Intended for healthcare professionals


Improving health in coastal communities

BMJ 2021; 374 doi: (Published 17 September 2021) Cite this as: BMJ 2021;374:n2214


The health of coastal communities: a national problem

  1. William Bird, honorary professor
  1. European Centre for Environment and Human Health, University of Exeter, UK
  1. william.bird{at}

Listening to communities’ needs and wants is key

Seaside towns used to be desirable and thriving health spas, with a relatively strong economy: much favoured holiday destinations. But after decades of decline, these towns are home to the most deprived communities in England. The recent report Health in Coastal Communities by England’s chief medical officer, Chris Whitty, quantifies the poor mental and physical health, heavy smoking, and drug and alcohol misuse that have become embedded in these communities.1 On further analysis there seems to be a “coastal excess” of many long term conditions compared with inland towns with similar demographics and deprivation. This important report identifies the unique factors that contribute to the coastal effect and calls for urgent action to improve the health of the 6.7 million people living in coastal communities, which have more similarities with each other than with similar deprived towns just a few miles inland. The director of public health in north east Lincolnshire, Stephen Pintus, described some populations in coastal communities as “old before their time,” with an 18 year shorter life expectancy …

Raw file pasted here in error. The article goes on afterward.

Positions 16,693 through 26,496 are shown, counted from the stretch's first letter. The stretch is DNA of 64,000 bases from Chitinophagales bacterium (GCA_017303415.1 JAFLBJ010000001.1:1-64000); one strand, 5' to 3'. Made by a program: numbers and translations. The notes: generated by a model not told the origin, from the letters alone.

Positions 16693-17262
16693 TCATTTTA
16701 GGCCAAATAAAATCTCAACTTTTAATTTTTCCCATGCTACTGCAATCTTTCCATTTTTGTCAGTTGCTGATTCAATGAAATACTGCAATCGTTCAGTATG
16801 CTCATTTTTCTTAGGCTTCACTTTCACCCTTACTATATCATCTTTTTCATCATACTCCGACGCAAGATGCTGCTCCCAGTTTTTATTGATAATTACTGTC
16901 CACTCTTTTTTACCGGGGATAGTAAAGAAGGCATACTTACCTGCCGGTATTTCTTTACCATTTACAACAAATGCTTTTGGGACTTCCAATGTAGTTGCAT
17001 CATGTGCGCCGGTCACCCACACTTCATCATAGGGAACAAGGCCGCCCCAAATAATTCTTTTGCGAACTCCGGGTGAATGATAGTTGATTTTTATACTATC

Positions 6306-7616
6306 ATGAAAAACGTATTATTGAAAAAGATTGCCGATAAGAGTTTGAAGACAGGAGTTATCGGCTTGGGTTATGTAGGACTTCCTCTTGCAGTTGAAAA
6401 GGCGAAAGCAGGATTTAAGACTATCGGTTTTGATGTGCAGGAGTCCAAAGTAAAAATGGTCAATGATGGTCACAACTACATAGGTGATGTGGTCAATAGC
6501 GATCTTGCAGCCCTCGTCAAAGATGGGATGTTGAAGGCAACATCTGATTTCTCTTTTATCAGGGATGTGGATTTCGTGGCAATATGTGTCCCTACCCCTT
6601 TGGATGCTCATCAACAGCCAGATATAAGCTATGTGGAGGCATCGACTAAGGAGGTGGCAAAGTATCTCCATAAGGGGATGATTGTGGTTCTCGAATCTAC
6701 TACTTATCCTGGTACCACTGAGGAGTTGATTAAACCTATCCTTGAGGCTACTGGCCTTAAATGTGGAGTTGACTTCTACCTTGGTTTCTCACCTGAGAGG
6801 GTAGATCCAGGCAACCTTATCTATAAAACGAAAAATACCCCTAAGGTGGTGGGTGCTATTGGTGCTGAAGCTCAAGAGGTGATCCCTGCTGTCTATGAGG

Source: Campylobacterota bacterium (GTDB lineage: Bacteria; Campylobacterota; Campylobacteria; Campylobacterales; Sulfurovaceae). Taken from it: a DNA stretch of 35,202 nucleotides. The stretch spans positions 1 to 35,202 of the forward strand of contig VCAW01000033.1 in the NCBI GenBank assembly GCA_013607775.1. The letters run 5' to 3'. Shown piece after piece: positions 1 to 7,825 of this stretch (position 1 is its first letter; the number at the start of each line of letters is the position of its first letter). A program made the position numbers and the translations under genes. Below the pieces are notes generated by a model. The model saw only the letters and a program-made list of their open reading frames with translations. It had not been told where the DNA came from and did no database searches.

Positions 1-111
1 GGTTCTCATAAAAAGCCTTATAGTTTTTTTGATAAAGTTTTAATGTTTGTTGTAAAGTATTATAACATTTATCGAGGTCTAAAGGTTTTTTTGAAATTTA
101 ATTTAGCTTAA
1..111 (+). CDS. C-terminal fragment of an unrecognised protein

View Full Text

Log in

Log in through your institution


* For online subscription